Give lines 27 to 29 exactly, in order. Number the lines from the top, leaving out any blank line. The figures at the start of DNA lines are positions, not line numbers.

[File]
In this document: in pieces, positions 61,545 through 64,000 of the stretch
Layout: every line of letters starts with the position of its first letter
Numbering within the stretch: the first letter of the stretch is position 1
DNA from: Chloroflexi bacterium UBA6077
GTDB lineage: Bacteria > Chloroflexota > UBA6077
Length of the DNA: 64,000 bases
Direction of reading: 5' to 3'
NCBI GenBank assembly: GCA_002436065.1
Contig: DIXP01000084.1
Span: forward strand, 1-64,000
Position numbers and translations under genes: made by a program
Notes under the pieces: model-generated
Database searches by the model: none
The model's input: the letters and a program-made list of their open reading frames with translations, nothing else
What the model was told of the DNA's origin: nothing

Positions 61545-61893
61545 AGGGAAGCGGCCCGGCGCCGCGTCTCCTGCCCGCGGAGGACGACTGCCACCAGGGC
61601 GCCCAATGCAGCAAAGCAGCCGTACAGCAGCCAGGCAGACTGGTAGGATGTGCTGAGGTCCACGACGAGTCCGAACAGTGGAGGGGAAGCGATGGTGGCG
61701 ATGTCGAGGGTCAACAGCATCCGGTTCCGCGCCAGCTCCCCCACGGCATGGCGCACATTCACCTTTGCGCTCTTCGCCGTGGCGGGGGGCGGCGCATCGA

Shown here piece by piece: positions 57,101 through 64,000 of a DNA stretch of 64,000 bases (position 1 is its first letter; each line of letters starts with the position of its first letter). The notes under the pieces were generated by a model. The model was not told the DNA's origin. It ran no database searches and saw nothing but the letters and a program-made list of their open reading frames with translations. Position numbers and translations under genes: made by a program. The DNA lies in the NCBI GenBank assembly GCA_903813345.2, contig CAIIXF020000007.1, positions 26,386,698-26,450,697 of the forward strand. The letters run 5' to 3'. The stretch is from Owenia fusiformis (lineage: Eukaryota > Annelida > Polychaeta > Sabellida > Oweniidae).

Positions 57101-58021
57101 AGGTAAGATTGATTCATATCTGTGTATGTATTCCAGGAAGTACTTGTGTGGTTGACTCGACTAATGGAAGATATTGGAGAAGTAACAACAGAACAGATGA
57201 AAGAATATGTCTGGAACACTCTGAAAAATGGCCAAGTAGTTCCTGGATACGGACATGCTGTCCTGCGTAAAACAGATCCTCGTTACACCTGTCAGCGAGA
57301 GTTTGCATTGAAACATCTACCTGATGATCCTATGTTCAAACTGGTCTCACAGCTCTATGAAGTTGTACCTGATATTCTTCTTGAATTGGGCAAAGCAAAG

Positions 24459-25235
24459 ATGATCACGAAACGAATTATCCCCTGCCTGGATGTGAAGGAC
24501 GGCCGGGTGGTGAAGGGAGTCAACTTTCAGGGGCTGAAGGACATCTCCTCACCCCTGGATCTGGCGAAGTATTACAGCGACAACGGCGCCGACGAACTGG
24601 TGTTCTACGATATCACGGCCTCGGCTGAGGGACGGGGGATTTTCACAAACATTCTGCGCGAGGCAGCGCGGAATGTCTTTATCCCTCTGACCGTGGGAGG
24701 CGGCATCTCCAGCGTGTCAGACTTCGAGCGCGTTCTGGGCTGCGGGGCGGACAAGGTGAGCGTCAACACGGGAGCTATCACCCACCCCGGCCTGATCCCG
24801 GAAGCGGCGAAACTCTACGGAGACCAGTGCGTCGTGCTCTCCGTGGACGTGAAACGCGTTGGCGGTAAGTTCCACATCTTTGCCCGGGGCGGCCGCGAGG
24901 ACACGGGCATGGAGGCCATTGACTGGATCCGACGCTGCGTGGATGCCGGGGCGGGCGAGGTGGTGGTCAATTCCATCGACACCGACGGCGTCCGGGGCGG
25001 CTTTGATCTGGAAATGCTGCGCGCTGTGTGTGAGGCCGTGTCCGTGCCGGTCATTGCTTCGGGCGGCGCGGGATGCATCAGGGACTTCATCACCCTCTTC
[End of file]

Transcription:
24501 GGCCGGGTGGTGAAGGGAGTCAACTTTCAGGGGCTGAAGGACATCTCCTCACCCCTGGATCTGGCGAAGTATTACAGCGACAACGGCGCCGACGAACTGG
24601 TGTTCTACGATATCACGGCCTCGGCTGAGGGACGGGGGATTTTCACAAACATTCTGCGCGAGGCAGCGCGGAATGTCTTTATCCCTCTGACCGTGGGAGG
24701 CGGCATCTCCAGCGTGTCAGACTTCGAGCGCGTTCTGGGCTGCGGGGCGGACAAGGTGAGCGTCAACACGGGAGCTATCACCCACCCCGGCCTGATCCCG